Chrysler near death. Again….

Last Updated:

I know, it has happened before. many times.

But check out the main page.

-All you see is the Chrysler 200. Which is already dead.
They stopped building it a while ago. But it’s still there…

They still managed to sell 57 294 of them last year.
And 178 000 the year before! (That’s what some advertising money does…)
No bad at all.  Then, Marchionne announced he hated the car and was
stopping production.

-The Chrysler 300 sedan. The current generation came out in 2011.
So it’s already 6 years old. Most of the competition has been redesigned.
From what Chrysler is saying, a new one (If that ever happens) is still a couple of years away.
They sold about 53 000 of them last year. (Which isn’t bad l for that segment)

-The pacifica Minivan. Gas and Hybrid versions.
The one bright spot. Showing Chrysler can still compete in one segment.

So they basically have only 2 models.

I don’t really know any other main stream brand with only 2 models for sale currently.
Mitsubishi maybe?

What is going on???
I thought the original idea of blending Chrysler for the US market and Lancia for Europe was pretty good.
But no. That idea got killed.
Just like any new product. (Except the minivan)

What do you think?

Have you heard of any new product for Chrysler???
Maybe Peugeot should buy it and sell us Opels and Peugeots under the Chrysler name?

Conversation 8 comments

  1. Marchionne is a killer,he is turning most of his brands into shitty business… Fiat, Dodge, Lancia and Chrysler used to have a wide portfolio some of them with great designs…

  2. Who would have ever guessed just 5 years ago that Fiat, Alfa Romeo and Maserati would each have a broader model lineup in the US than Chrysler?

  3. I'm not sure you can apply a 1960's "brand" concept anymore. There are no standalone Chrysler dealers in the US, they all sell Jeep and Ram and Dodge and Chrysler, and sometimes Fiat.

    Back in the day you had Dodge and Plymouth and DeSoto competing head-to-head for sales, with different dealers and different executives. High-end (fully loaded) Dodges competed with Chrysler and even Imperial.

    FCA offers a good lineup, but they don't compete internally anymore (Aspen vs. Volare, for instance). That's better for dealers, and it's better at the corporate level too.

  4. They can still live on with Jeep and Ram brand. Once gas prices up go though, they may be bankrupt for the 3rd time.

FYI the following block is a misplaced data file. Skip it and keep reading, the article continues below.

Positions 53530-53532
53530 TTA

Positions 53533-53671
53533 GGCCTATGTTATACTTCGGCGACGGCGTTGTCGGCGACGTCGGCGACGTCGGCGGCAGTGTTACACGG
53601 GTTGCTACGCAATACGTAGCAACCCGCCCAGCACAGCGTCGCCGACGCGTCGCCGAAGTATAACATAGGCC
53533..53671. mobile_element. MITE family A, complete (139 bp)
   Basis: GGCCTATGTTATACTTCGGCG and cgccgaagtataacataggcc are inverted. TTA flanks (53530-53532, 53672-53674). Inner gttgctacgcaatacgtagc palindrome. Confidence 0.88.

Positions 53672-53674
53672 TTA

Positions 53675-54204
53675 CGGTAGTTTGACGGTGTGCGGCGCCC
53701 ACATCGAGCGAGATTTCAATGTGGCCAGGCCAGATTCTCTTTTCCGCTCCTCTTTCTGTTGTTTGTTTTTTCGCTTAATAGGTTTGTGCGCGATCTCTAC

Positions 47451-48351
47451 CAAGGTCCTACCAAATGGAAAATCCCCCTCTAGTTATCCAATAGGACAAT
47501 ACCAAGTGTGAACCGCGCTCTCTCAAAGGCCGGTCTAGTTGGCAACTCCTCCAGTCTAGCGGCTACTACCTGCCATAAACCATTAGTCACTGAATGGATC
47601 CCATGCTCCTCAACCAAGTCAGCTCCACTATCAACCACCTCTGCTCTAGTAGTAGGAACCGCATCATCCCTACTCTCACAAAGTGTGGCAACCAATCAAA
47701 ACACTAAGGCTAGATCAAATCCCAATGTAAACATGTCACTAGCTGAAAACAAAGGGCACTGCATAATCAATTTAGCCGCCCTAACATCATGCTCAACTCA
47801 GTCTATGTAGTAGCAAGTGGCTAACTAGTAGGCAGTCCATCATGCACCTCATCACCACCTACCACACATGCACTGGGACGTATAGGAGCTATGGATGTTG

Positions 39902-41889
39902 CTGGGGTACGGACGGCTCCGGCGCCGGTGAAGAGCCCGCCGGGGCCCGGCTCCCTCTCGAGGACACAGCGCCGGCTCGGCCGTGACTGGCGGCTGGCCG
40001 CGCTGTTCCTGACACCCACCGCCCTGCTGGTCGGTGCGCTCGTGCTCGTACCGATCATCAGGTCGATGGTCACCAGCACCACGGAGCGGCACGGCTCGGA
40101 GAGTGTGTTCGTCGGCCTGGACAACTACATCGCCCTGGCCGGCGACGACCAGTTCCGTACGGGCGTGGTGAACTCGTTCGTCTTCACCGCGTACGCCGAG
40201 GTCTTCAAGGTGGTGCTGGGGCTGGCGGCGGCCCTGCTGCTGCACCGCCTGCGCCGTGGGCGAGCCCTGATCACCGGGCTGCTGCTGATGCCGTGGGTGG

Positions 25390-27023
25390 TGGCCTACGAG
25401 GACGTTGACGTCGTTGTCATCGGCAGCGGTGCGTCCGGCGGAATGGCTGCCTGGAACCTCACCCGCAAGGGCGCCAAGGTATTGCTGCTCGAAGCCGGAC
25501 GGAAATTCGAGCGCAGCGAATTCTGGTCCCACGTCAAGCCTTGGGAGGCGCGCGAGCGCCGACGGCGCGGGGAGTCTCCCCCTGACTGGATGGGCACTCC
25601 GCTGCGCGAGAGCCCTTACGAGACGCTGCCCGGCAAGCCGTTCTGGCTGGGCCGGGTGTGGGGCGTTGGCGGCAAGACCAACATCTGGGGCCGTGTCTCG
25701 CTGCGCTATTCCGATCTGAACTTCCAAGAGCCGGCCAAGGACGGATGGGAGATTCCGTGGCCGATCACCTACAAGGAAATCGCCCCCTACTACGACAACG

5. Quite sad.

    They really should have;

    – Chrysler 100 Cruiser

    – Chrysler 200

    – Chrysler 300

    – Chrysler 400 large flagship (Think Cadillac CT8)

    – Chrysler Pacifica

    – Chrysler Town & Country CUV

    – Chrysler Aspen (could have endangered Grand Cherokee sales but would have allured a non Jeep buyer)

    – Chrysler Roadster

    But now it's like they are not even trying!

  6. FCA's product lineup is a complete joke top to bottom. Where a normal manufacturer has one maybe 2 brands with a full lineup to choose from, FCA expects you to drive around town and decipher all it's different brands to see the complete lineup. Want a small car – head to Fiat. Midsize – sorry can't help you. Full-size – we have a couple outdated Dodge and Chrysler models. Luxury – we have a couple Alfas and a couple Maseratis. Want an SUV or crossover – well theres some at Fiat, some at Dodge, some at Jeep, some at Maserati, you'll figure it out.

    It's all old and outdated, and poorly built, regardless of brand.

    FCA needs to ditch Chrysler and Fiat brands (neither has ANY brand equity anywhere in the world), make Dodge the full line mainstream brand, fold Ram back into Dodge, sell Maserati to Ferrari, and make Alfa Romeo the full line luxury brand. Then they'd just have Dodge, Jeep and Alfa Romeo as the brands, with Dodge and Alfa sharing platforms. At least in this scenario the 3 brands share a similar sporting DNA, each with its own twist.

  7. When consumers buy FCA cars, don't they know they will have years of uninterrupted frustration and repairs?

Leave a comment

Your email address will not be published. Required fields are marked *